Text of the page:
Yes, it’s true. I have four reasons that you shouldn’t read your Bible. I don’t think anyone should read the Bible—at least, not the way we read other books. I think people should study the Bible instead.
I do, by the way, mean “people” in general, and not just followers of Yeshua. I think practitioners of other religions and even agnostics and atheists in America, Western Europe, Russia—everywhere Christianity has had a dominant influence—owe it to themselves to understand this collection of texts, because it has had more influence than any other on the formation of their culture.
But in order to understand the Scriptures, we must study, and not just read. While it is true that the books of the Bible are mostly couched in an inviting narrative, we have no hope of understanding them if we approach them as we would a modern novel or even a history textbook.
Yet this is exactly how we tend to approach the Bible in our devotional reading. Why? I think it’s because those of us who grew up in the church learned to read the Bible as children, which is good; but we learned to read the Bible as children’s literature, which is bad. We came to expect that the text would be straightforward and easy to understand in our English translations, which it often isn’t; and we came to expect that the first inclination we have as to the meaning of a text is generally correct, which is a dangerous and counterproductive assumption.
All of us who grew up with this oversimplified approach to the Bible are missing something important—a set of tools to help us cross the barriers that separate us from the text. Four barriers in particular tend to trip us up more often than not: time, culture, language, and geography.
But before we can get to these barriers in detail, we have to answer an important question.
When we ask, “What does this text mean?”... what are we really asking?
This is an important question to ask, but I think most of us never consciously ask it. The answer might seem obvious to you. But you might be surprised at some of the answers others have given to this question.
Here’s an answer I have actually heard, an answer many people give:
“It means whatever God is trying to tell me through it, at the time I’m reading it.”
This answer sounds very spiritual. But it’s totally subjective. No one can argue with it. Therein lies the danger I wrote about in my last post. Someone might think God is telling them through a Bible verse to steal, rape, or kill—or, perhaps closer to home, to get married; to have children; to change jobs; to buy a house.
What can you say to someone who uses the Bible as a giant Ouija board—someone who believes God has transmitted a personal message to them through the Scripture? How can you tell someone else that you know what God was or was not telling him or her personally?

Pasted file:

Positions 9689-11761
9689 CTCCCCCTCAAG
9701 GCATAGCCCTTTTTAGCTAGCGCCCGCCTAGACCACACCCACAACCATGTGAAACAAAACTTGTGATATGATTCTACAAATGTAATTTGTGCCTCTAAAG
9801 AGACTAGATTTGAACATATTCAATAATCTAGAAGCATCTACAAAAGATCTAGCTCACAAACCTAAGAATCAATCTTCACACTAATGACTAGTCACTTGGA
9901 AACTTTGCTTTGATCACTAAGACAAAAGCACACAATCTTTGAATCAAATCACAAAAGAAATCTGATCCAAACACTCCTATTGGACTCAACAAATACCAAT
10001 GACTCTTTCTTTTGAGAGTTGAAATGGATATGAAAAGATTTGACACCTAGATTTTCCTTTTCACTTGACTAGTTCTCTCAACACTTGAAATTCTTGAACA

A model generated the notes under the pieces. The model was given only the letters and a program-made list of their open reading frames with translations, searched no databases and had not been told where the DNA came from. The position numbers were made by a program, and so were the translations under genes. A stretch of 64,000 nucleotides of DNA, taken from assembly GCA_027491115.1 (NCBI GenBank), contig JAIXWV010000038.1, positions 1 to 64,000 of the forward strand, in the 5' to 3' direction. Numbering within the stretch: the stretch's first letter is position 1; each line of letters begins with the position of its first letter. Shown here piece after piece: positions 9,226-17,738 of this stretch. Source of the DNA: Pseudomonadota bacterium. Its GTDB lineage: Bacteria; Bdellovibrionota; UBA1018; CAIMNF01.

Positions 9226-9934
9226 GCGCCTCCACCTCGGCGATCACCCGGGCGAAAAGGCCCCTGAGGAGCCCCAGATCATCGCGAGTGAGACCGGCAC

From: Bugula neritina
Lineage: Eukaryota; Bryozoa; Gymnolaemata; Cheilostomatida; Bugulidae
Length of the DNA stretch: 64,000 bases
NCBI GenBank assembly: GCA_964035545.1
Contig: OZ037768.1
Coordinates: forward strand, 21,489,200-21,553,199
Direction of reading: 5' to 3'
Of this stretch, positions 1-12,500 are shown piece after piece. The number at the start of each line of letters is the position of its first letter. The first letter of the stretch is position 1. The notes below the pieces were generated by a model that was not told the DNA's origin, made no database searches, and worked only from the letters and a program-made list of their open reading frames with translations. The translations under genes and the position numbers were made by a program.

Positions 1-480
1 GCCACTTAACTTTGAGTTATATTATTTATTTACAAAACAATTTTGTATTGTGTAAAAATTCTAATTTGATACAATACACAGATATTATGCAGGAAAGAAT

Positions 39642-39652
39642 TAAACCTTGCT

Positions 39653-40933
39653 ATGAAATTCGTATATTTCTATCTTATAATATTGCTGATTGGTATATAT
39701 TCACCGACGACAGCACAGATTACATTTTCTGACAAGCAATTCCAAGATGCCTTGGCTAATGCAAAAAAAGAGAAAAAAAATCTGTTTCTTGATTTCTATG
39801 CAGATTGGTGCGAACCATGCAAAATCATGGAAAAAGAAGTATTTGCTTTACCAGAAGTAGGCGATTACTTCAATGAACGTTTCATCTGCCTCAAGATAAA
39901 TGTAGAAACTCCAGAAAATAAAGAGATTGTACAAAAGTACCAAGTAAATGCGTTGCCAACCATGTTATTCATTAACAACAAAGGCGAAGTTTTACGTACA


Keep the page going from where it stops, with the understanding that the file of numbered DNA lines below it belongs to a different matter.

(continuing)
At this point, I’m just ranting. But if this is what we think the Bible is for, we don’t need the Bible to begin with; and if the Bible means whatever we need it to mean in the moment, then we have no right to use the Bible itself as a justification for our actions.
Here’s another potential answer: “It means whatever the Holy Spirit intended when he inspired the author to write it.”
This answer at least appears to be objective. It doesn’t reflect a belief that one is having a personal conversation with God when one reads the Bible. Rather, it implies a claim that throughout history, God inspired people to write certain things, and that these texts mean whatever God intended them to mean. This is good; or, at least, it’s better.
Yet, I still have a problem with this answer. It raises the question: How can we be certain that we know what God intended? The Prophet Isaiah claimed that God’s thoughts are higher than our thoughts (Isaiah 55:8-9). I take this to mean that we can’t know the mind of God; in that respect, we have an intrinsic hardware limitation.
So even if this answer is correct, it’s not always helpful, unless of course we already know what God is thinking. But we don’t. We don’t understand God. That’s why we need the Bible to begin with; all we know about God is what he has chosen to reveal to us.
There are a lot of other potential answers that I would disagree with. But for the sake of time, let’s skip to the answer that I think makes sense.
What does a text mean?
It means whatever the author intended to communicate to his intended audience.
For some readers, this answer is the only obvious answer. For others, perhaps it is anything but obvious. Yet this is the only answer that reflects the fundamental reality of how language works, and it is the only answer that gives us any hope of approaching a contextually accurate interpretation—an interpretation that does justice to the text in its own time, language, culture, and place.
You may disagree with my answer, but I hope that even if that is the case, you will better understand where I am coming from in subsequent posts.
Speaking of subsequent posts: in the next one, we will finally tackle the first of these four barriers. The biggest, the baddest, the toughest barrier we face when we seek to understand the Bible is time.